Wednesday, May 14, 2008

Israel's Document Fraud

My colleague Lisa Hajjar just returned from testifying as an expert witness at the deportation hearing on Monday, May 12, 2008 of Mohammad Qatanani, 44, an imam in New Jersey who has lived in the United States since 1995. AP covered the first day's testimony and you can read the International Herald Tribune version here.

Qatanani is being accused of hiding from the U.S. a 1993 conviction by the Israeli military courts, grounds for deportation. Hajjar told the judge that she did not believe Qatanani really was convicted, and that it appeared that Israel had invented this conviction only for purposes of depriving him of a U.S. green card, after Qatanani had established himself as a popular imam in New Jersey.

The main evidence for this speculation is that the United States had no records that indicated Qatanani had been convicted of anything, but had produced only an Israeli statement that Qatanani had been convicted of something (not clear what the charge was) in a NON-military court, where Qatanani had never been charged. According to Hajjar, the only conviction record Israel attached was for another individual altogether, someone whose inclusion in Qatanani's file seemed random.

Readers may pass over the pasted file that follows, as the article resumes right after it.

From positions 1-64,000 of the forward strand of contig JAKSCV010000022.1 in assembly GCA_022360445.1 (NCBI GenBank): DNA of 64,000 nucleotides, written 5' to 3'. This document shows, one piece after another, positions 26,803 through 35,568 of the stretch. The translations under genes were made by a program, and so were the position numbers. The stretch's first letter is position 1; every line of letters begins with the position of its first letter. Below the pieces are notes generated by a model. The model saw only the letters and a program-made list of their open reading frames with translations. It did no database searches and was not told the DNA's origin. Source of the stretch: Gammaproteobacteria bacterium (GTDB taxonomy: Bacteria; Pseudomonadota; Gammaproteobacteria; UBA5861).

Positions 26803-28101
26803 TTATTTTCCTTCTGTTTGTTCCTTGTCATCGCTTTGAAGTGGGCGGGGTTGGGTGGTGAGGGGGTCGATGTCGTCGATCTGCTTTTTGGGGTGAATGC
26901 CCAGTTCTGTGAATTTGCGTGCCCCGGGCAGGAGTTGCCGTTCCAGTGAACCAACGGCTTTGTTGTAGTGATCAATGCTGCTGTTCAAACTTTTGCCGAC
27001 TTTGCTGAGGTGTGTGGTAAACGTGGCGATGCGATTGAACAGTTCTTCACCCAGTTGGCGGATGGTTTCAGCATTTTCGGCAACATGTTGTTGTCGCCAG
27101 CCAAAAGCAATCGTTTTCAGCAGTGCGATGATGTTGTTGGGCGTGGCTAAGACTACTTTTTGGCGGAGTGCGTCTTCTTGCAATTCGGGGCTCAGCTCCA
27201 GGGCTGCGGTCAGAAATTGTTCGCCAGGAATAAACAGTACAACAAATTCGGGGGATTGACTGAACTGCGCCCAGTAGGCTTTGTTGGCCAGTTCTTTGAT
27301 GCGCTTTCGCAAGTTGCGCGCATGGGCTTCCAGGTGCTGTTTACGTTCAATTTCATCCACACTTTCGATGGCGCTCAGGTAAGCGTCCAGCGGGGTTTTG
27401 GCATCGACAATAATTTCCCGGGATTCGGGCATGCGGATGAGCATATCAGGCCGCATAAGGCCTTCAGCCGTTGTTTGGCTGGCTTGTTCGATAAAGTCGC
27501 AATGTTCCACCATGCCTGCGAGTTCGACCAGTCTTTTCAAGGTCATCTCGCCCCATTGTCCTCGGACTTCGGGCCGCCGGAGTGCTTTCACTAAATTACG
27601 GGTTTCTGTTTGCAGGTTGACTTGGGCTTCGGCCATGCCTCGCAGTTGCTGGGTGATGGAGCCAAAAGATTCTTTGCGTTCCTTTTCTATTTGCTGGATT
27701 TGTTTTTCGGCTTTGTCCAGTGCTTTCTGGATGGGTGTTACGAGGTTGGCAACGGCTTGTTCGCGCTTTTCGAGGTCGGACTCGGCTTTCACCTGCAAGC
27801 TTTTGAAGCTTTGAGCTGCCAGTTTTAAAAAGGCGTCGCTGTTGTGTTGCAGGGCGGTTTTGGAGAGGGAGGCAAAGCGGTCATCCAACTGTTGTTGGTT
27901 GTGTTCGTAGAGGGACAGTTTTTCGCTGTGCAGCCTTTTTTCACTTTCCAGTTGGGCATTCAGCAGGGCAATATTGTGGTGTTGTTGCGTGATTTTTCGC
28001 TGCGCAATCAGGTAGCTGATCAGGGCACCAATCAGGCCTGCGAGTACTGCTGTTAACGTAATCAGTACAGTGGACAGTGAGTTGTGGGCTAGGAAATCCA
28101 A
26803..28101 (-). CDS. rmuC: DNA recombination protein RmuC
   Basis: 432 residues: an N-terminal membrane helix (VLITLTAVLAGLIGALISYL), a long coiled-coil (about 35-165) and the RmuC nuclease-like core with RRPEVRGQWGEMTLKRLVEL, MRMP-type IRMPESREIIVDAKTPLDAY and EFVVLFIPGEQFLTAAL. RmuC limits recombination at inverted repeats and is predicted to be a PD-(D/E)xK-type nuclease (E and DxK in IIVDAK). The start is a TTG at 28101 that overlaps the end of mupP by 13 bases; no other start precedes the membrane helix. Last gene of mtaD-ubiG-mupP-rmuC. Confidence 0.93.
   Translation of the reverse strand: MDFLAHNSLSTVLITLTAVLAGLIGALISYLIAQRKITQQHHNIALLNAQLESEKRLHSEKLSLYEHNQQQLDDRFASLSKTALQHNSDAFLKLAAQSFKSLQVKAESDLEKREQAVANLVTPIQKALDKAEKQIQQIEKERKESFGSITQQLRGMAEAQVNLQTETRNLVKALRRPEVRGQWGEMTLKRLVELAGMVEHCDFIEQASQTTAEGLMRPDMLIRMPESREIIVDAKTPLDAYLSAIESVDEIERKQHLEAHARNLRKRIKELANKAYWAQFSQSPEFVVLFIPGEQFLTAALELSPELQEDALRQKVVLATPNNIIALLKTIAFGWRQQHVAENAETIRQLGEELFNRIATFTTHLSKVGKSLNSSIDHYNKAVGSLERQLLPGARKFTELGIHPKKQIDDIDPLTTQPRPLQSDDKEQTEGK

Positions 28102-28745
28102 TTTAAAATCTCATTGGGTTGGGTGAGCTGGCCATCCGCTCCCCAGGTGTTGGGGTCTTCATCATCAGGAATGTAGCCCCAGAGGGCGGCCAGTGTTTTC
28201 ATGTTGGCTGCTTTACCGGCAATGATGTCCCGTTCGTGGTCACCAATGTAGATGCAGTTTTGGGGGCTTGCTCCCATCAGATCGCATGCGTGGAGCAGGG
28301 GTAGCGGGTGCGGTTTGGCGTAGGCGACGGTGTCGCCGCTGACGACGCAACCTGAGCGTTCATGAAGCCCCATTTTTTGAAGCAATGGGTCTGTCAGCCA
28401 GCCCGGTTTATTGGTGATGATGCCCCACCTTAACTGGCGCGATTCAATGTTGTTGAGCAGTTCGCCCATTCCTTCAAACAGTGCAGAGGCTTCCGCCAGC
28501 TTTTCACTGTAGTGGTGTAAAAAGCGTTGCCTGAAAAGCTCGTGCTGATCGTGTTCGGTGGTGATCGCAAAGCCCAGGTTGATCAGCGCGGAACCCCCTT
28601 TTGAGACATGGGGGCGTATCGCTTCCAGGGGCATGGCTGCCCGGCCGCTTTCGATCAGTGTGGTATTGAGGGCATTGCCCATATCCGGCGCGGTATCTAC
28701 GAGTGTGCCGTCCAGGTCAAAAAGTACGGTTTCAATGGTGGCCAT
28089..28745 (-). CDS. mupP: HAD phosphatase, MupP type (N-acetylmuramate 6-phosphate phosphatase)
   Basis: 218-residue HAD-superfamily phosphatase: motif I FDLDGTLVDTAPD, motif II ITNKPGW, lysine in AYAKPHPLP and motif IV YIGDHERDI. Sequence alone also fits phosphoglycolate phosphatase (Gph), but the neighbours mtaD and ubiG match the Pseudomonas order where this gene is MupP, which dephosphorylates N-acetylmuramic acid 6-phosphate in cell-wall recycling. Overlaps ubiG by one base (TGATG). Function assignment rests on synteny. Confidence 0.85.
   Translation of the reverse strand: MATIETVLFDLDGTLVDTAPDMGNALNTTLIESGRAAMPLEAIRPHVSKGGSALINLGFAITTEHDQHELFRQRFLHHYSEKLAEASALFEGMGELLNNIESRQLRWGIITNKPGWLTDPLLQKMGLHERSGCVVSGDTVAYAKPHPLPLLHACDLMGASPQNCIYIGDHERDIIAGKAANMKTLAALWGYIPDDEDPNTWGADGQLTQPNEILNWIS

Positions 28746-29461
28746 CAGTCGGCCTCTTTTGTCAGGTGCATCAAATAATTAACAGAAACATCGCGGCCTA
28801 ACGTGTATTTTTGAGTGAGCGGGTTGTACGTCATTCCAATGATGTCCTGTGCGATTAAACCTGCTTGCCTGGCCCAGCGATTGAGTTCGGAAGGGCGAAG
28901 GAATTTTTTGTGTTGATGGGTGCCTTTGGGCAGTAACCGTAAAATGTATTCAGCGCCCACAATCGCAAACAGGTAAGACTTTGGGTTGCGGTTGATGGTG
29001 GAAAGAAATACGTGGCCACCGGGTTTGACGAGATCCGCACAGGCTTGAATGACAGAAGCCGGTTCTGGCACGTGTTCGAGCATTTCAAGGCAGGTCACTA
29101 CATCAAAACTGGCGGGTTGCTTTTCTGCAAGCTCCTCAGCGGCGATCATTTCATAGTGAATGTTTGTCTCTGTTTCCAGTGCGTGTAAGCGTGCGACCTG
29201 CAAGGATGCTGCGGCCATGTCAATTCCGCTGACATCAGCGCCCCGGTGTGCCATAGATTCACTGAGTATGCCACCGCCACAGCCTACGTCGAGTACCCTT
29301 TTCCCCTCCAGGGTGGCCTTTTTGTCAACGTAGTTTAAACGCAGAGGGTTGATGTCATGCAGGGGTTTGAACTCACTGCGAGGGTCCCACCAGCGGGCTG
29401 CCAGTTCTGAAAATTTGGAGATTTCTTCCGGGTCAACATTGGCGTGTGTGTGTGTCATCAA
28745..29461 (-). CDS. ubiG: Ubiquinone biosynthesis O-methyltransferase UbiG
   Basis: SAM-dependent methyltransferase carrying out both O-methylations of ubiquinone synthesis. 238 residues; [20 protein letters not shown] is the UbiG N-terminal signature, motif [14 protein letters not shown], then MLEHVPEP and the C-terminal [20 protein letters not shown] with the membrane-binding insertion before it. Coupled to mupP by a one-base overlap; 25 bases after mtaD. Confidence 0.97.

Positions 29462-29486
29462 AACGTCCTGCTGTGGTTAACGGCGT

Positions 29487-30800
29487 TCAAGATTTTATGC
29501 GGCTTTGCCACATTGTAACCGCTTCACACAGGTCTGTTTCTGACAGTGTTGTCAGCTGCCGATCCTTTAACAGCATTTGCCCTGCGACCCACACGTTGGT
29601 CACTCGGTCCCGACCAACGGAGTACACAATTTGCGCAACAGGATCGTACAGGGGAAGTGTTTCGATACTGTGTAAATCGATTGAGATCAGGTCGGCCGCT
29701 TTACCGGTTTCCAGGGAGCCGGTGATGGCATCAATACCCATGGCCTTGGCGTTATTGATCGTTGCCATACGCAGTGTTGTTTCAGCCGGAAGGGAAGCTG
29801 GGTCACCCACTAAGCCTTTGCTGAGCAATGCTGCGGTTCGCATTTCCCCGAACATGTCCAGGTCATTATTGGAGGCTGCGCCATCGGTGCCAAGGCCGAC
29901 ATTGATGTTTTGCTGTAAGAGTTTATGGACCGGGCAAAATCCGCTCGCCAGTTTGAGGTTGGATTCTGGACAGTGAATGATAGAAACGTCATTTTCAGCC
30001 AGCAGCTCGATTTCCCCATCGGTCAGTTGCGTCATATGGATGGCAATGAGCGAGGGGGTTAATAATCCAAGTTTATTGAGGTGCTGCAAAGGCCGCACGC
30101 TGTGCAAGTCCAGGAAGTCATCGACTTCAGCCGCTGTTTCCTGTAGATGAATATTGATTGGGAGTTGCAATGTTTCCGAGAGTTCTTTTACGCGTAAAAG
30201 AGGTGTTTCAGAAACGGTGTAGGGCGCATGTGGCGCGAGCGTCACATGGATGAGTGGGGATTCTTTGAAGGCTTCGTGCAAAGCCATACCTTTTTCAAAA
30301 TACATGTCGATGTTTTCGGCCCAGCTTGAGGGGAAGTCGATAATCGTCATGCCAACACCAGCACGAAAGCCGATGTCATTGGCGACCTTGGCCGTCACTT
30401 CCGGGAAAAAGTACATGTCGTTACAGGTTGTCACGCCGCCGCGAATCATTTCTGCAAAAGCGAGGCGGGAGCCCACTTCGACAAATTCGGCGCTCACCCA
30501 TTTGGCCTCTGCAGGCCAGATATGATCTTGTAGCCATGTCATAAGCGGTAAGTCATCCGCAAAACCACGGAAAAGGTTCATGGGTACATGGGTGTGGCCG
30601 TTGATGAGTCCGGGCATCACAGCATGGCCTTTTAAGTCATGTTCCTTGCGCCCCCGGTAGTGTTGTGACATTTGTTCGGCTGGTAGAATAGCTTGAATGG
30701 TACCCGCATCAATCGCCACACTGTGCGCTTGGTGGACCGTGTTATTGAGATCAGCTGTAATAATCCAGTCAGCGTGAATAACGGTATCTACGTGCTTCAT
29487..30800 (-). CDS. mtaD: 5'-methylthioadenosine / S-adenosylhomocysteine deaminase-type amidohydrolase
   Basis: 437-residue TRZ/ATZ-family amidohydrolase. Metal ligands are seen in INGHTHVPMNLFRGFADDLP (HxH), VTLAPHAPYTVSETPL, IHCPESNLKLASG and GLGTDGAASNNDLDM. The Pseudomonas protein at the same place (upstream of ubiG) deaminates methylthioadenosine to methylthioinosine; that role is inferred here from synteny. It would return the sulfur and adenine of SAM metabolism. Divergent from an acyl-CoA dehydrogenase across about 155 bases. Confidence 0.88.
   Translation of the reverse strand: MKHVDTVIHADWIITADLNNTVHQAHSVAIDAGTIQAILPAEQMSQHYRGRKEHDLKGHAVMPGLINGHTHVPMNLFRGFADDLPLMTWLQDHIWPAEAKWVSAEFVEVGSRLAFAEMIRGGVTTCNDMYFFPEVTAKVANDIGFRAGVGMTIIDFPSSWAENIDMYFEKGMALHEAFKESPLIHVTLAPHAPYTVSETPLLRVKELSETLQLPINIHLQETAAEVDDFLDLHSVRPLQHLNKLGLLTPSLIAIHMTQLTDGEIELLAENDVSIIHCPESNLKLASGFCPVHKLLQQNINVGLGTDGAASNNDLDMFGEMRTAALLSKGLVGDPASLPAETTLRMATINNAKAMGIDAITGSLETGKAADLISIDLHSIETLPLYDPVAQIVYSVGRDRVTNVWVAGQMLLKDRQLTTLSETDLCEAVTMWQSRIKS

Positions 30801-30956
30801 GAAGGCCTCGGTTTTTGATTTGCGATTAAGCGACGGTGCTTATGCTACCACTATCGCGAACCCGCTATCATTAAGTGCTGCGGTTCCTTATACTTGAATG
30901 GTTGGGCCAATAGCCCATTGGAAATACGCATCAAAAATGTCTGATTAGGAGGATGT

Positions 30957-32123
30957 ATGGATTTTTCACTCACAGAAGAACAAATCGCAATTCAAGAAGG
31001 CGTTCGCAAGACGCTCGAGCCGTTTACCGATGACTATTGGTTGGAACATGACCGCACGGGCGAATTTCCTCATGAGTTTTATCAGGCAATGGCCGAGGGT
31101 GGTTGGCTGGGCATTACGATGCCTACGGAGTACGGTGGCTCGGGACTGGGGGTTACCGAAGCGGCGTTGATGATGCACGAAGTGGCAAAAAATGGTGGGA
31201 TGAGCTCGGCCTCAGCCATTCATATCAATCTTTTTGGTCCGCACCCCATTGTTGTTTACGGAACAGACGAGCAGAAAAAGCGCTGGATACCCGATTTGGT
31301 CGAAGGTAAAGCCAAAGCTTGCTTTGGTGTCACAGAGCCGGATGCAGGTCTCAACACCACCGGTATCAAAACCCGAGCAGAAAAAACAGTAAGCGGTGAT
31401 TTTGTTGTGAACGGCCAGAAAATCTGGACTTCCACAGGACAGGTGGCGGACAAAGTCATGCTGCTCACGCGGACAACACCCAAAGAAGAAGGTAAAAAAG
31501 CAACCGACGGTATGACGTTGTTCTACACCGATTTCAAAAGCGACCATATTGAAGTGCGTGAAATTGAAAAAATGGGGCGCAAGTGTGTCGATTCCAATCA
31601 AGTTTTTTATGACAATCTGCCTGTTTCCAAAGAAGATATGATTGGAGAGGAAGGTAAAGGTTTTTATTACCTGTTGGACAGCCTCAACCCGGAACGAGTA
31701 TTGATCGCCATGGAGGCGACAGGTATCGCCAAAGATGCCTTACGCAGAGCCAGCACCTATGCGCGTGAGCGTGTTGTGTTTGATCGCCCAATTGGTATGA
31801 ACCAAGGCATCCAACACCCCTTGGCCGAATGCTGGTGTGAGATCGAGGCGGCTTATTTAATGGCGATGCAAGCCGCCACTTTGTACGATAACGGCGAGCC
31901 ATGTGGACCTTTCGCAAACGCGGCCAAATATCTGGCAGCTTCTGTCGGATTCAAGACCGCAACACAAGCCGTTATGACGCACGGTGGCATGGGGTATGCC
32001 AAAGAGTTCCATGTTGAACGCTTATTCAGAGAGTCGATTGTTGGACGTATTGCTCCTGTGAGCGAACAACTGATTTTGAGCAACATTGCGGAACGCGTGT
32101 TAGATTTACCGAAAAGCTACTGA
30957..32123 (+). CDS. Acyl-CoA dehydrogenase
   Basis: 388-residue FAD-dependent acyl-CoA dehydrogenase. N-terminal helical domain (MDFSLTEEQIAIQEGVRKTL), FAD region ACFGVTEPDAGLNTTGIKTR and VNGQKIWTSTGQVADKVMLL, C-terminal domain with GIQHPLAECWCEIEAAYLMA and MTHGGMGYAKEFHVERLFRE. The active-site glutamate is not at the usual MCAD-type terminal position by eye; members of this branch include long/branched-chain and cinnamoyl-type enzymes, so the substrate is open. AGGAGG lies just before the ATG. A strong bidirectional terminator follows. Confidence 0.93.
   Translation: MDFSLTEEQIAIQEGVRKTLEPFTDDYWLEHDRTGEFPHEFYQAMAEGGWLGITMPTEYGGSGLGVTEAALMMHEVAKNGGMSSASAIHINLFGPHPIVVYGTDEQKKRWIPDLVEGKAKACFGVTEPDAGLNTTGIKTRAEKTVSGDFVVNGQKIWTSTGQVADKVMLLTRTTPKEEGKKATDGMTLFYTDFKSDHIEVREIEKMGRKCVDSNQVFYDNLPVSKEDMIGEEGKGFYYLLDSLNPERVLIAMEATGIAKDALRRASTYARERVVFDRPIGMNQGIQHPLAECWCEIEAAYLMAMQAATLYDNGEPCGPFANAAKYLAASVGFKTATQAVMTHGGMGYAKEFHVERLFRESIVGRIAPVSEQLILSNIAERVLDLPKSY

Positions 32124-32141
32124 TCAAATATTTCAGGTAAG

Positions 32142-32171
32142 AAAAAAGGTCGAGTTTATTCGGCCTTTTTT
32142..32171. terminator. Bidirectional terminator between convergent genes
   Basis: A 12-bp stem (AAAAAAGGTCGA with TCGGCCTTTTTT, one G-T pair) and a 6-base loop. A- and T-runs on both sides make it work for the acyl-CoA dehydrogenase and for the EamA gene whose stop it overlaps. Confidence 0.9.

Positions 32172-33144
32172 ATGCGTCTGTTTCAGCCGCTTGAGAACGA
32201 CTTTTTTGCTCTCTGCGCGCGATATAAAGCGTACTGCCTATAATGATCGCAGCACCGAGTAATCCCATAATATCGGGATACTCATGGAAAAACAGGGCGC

This event seems consistent with other ICE document fraud, where either ICE attorneys assert that legitimate records aliens present are not legitimate, or, as in the case, present documents that do not establish the ICE attorneys' claims. Fortunately for Qatanani he has a good legal team with the resources to hire experts who could pick up on these problems and explain them to the judge, much to the exasperation of the ICE attorneys, Hajjar told me. But imagine the 95% of cases in which aliens lack attorneys, much less professors, to testify on their behalf.

Qatanani himself testifies on June 2, 2008. (Image of Mohammed Qatanani, second from right, with his family, from
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